WHAT: A hysteroscopy is a way for your doctor to look at the lining of your uterus. The tip of the hysteroscope is put into your vagina and gently moved through the cervix into the uterus. The hysteroscope has a light and camera hooked to it so your doctor can see the lining (endometrium) on a video screen.
WHY: The hysteroscope allows for easy visual access to the interior of the cervix and uterus to assess the lining of these structures. Therapeutic maneuvers, such as taking a tissue sample, removal of polyps or fibroid tumors, or preventing bleeding with cautery may be performed during a hysteroscopy procedure.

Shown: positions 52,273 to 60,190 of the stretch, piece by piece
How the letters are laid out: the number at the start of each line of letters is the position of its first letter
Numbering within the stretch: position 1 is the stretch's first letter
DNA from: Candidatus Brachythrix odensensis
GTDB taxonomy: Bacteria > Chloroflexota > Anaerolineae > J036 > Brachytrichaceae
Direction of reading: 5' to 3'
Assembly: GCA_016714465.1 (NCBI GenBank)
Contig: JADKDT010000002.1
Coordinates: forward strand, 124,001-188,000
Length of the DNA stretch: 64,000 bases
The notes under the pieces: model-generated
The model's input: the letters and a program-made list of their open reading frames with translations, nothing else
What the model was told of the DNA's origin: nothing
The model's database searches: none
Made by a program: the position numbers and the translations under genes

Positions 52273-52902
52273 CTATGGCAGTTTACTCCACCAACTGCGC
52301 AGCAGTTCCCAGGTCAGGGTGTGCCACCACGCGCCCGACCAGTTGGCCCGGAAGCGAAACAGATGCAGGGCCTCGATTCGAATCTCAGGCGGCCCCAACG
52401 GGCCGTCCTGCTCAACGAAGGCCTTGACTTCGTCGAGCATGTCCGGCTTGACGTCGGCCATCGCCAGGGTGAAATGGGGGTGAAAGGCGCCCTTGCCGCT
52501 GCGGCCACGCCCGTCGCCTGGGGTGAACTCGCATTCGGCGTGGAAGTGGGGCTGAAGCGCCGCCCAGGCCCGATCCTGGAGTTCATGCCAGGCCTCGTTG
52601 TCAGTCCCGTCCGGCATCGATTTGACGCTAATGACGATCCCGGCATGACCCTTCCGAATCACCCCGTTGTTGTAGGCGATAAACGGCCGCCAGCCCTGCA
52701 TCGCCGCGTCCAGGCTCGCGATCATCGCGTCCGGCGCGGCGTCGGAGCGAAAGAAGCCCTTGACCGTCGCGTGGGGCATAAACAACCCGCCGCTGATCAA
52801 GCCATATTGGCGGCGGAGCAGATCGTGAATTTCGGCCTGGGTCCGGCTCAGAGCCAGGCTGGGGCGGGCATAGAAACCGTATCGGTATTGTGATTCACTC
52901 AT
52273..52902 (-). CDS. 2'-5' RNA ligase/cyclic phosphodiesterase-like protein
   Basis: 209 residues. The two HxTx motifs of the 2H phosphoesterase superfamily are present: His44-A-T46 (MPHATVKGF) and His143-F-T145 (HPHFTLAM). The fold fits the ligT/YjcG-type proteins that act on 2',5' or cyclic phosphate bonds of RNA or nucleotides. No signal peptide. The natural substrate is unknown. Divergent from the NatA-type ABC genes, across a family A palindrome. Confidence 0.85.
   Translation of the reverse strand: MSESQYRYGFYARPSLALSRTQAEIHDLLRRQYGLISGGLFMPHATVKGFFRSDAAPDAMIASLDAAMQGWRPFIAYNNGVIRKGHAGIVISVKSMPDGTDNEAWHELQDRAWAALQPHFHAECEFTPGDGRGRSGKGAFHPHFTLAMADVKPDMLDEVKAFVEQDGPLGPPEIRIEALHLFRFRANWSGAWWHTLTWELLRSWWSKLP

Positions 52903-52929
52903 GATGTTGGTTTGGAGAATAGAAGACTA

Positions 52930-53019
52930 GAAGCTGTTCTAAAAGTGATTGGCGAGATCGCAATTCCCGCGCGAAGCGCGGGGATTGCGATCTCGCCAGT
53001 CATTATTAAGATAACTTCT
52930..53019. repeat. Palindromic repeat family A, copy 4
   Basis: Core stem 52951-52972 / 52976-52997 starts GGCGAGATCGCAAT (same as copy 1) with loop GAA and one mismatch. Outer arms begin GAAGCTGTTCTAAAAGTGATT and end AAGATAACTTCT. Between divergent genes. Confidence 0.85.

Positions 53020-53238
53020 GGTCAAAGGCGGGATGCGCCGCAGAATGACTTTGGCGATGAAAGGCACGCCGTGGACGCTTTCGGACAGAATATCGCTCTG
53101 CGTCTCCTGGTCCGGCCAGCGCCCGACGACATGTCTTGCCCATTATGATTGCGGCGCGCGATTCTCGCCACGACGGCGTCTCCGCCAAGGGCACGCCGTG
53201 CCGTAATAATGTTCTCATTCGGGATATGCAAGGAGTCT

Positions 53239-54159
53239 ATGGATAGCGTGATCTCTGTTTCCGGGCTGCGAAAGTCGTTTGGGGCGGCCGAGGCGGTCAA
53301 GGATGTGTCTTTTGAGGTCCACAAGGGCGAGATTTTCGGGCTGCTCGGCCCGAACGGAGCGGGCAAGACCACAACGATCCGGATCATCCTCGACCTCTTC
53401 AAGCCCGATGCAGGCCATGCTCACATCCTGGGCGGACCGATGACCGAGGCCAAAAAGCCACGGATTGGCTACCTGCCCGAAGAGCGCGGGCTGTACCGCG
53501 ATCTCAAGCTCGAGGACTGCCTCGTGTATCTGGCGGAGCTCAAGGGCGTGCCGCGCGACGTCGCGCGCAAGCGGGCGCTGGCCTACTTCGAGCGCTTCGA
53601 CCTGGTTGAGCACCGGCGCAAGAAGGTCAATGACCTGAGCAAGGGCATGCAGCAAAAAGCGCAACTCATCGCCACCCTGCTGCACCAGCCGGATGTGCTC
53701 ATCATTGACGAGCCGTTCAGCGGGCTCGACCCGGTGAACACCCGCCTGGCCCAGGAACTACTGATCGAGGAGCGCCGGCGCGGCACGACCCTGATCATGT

HOW: A vaginal speculum is often inserted prior to the procedure to facilitate insertion of the hysteroscope through the uterine cavity. Depending upon the exact type of hysteroscope that is used, dilation of the cervical opening with surgical instruments may be necessary. After insertion of the hysteroscope, fluid or gas is injected to distend the uterine cavity and allow for better visualization.